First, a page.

It happened last Friday.  It was a warm day — hot for this time of year — and quite windy.  If you work with plants, it is the kind of day that makes you constantly anxious about their well-being.  You wonder if their leaves are getting torn by the dehydrating wind, if their fruit or blossoms are being knocked off.  (You worry about how the people working with the plants are doing  as well, but that’s another story).

I checked our first planting of tomatoes in the morning and noticed how nice they looked, tall and lush with lots of blossoms.  Some had even begun to set fruit.  Then, at the end of the day, I was running an errand and had to drive past the field again.  The plants were visibly wilting in the hot wind, their branches no longer upright but rather sagging and droopy — despite having been irrigated the night before.  But after 10 hours of hot wind, I had expected this.  What I hadn’t expected is that they had grown.  A lot.

Since 7 a.m., those foot tall tomatoes had grown at least 6 inches — many of them twice that much.  “Grown” is probably the wrong word, “exploded” is probably more like it.  They weren’t just taller.  They were wider and denser, with more leaves.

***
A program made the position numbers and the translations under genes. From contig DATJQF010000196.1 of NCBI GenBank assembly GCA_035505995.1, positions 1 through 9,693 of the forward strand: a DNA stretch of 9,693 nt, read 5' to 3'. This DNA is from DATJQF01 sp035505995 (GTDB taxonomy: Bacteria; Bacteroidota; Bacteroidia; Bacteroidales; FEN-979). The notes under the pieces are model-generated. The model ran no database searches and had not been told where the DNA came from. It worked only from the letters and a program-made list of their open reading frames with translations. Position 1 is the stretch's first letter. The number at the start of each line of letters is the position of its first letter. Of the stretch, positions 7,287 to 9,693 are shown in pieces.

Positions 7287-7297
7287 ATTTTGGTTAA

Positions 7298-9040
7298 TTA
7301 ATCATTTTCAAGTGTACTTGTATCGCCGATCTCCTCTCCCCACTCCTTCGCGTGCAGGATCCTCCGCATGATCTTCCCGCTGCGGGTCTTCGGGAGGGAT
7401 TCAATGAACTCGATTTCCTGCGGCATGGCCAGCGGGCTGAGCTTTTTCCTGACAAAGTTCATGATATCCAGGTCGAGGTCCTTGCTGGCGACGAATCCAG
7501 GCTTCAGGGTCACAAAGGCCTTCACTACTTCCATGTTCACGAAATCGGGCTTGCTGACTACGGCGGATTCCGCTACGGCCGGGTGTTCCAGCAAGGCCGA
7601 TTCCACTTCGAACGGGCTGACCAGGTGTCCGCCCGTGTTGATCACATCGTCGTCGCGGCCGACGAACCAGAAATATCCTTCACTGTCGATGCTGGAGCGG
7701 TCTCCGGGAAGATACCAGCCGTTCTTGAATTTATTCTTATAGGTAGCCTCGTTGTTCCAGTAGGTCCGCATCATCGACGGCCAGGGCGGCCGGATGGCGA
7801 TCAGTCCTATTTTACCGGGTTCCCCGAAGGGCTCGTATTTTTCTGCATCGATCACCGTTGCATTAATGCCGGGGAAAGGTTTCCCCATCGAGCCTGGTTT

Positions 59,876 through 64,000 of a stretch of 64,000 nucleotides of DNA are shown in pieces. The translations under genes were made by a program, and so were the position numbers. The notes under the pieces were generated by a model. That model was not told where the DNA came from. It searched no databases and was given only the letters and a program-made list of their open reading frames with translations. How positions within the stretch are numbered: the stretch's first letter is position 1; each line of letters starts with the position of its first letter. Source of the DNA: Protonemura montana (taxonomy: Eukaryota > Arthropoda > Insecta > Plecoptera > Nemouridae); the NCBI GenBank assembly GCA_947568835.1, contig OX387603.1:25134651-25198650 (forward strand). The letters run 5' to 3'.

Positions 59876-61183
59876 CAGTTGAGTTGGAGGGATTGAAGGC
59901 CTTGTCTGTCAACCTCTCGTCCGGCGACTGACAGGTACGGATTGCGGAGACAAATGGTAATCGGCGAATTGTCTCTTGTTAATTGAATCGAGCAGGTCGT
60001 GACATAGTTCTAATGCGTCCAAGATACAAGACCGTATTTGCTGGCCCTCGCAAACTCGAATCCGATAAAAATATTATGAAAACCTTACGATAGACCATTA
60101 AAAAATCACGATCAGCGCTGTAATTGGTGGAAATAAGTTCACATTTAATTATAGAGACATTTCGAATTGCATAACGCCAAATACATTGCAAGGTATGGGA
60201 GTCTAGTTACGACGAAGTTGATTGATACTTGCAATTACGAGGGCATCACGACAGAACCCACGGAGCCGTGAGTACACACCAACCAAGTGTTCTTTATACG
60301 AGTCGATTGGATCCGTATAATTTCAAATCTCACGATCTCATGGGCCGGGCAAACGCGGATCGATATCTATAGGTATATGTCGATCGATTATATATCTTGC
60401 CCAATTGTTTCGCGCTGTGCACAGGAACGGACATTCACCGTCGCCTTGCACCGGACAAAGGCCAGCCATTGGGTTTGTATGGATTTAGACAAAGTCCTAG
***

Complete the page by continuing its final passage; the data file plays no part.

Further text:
I went back the next day to double check and in the relative cool of the morning without the plants under stress, it was even more obvious.  I wasn’t the only person on the farm who noticed, several people commented to me about it.  And it wasn’t even just on our farm — someone who had driven from Winters to Davis and back that same day told me that every tomato field he passed (and there are some big ones) had jumped in size that day, although ours are still the biggest.

It’s been a while since we’ve seen our summer crops grow this fast — 2009, to be exact.  Using that year as a guideline, you may able to look forward to cherry tomatoes and green beans as early as the 2nd week of June, sweet corn the following week and Early Girls soon after that.  Heck, we might even have watermelons in time for the fourth of July like we used to in the “good old days”.  If you enjoy summer produce, you might really enjoy 2012.

As I’ve mentioned a few times, Terra Firma has had a really rough two years at the hands of the weather.  But while our crops did horribly in 2010 and 2011, the weather was actually a bit nicer for humans and when things grow slowly, the stress level is much lower.  We might have a bit of re-learning curve on the farm as we get re-adjusted to having a real summer again.  But that’s the only downside that comes to mind.